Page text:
There is something very Zen about Einstein’s most famous equation. E=mc2. mc2=E. Energy and matter are related through the equal sign. They are like Yin and Yang, opposites that are different presentations of the same stuff.
Keeping this equation in mind, which direction is our Cosmos moving? Observing the history of our Cosmos from the beginning of time, we see all existence channeling from the big “E” to the “mc2.”
Let’s see this play out:
We begin with a tiny ball of infinite mass and energy. Pop. The Big Bang occurs. At 10-43 seconds the universe has diffused enough energy for the force of gravity to condense out of the other forces. From 10-33 seconds to 10-5 seconds quarks and anti-quarks are able to condense out. These sub-atomic particles condense into protons and neutrons at 10-5 seconds.
Three minutes after the Big Bang, protons and neutrons have condensed to form 75% hydrogen and 25% helium nuclei. 300,000 years later, the universe has cooled enough for hydrogen to begin capturing electrons, forming the first atoms.
600 million years after the Big Bang, the first galaxies condense out of the clouds of hydrogen. Clumps of hydrogen condense into greater and greater densities, until hydrogen nuclei fuse together to form helium atoms. The difference in atomic mass is released as energy and stars are “hatched” out of the hydrogen clouds.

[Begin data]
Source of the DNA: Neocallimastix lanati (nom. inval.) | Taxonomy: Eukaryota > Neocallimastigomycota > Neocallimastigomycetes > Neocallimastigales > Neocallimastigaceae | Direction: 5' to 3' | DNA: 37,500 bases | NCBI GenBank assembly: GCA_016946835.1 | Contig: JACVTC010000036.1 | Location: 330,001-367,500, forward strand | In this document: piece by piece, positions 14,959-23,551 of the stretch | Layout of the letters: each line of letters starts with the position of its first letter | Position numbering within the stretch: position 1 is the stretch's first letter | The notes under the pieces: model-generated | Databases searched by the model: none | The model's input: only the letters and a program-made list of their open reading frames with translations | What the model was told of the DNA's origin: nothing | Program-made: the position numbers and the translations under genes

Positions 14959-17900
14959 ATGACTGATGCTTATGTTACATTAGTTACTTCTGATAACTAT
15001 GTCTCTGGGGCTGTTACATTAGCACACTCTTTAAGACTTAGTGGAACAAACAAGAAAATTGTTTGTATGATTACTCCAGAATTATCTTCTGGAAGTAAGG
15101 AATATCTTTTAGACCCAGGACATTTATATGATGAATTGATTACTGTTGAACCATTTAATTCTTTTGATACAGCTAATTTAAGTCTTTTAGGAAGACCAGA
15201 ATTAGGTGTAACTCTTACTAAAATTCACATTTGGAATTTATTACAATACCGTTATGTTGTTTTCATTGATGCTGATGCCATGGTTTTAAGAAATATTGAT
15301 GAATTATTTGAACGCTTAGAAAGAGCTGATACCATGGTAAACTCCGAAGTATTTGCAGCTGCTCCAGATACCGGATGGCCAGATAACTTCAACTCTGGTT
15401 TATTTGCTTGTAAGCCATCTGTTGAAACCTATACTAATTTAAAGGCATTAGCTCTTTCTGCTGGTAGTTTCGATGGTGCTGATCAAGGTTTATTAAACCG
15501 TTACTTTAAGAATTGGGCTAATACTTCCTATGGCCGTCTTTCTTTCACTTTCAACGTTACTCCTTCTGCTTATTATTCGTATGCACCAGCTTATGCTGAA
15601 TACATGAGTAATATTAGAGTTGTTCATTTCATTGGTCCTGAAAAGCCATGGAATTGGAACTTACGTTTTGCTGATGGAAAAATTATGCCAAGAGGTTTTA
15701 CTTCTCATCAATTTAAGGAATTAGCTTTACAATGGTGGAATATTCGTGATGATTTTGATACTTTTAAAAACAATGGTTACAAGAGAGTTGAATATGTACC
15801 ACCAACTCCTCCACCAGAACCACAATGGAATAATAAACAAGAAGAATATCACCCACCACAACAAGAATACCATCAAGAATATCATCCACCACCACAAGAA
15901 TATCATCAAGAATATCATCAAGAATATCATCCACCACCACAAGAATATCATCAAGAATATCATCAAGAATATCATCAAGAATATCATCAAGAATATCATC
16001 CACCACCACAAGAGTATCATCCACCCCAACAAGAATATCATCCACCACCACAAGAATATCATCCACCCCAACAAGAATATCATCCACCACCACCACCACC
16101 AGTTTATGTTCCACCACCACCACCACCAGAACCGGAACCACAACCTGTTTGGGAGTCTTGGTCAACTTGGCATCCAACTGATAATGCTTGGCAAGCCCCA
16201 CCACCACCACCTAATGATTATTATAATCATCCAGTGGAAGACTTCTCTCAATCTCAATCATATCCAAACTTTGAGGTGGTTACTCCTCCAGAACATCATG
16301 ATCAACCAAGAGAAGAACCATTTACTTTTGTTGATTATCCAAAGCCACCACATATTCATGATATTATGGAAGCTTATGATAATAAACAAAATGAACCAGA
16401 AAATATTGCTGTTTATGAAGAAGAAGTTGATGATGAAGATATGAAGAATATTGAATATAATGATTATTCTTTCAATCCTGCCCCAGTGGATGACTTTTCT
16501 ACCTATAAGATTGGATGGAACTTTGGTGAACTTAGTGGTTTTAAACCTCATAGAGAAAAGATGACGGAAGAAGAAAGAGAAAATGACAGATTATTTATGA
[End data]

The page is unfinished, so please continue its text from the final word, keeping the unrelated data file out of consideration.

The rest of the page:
As the stars grow older, they will fuse heavier and heavier elements until all of the atoms we are familiar with today fill the universe. These will form our planets, precious metals, and, most importantly to us, will produce ample quantities of carbon, the element crucial to our form of life.
So from the beginning of time, our universe has gone from a state of infinite energy to an ever-expanding state of cooling, where matter condenses out of the light. Our universe grows ever denser, heavier stars forging heavier elements. Energy and matter are two states of the same stuff, and it comprises everything in the known existence.
We are truly stardust, forged in the centers of stars far more massive than our own. We are coalesced atoms that have traveled millions, possibly billions of light years. We are also more than this. We are condensed light. Everything around us is concentrated energy, massive quantities. We are, each of us, the concentrated force of a hundred atomic bombs.
What will happen to all of this? The original theory was that the universe would slow its expansion and eventually collapse back in upon itself. Now we are observing a universe that may expand forever until it freezes into absolute zero. As far as I am concerned, all bets are off. Finding out what the universe has in store for us is part of the fun.
What we know for now is that the Universe is all we know, and we are inextricably part of it.